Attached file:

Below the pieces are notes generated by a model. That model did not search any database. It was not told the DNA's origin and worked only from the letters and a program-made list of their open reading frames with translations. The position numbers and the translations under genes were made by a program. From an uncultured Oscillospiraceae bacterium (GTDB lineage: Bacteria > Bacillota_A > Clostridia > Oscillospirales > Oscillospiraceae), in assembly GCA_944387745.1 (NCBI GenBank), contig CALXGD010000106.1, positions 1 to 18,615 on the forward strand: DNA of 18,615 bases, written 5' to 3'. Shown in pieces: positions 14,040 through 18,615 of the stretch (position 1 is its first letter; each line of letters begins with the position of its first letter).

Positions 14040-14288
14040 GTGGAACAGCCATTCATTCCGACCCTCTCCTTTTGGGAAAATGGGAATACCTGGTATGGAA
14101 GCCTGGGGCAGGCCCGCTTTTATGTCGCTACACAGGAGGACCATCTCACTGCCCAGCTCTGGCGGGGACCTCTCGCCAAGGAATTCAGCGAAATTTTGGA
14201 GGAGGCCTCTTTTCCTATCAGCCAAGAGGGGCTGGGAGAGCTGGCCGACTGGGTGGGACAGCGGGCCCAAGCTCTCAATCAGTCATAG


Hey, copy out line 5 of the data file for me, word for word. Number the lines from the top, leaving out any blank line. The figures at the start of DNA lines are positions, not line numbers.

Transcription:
14201 GGAGGCCTCTTTTCCTATCAGCCAAGAGGGGCTGGGAGAGCTGGCCGACTGGGTGGGACAGCGGGCCCAAGCTCTCAATCAGTCATAG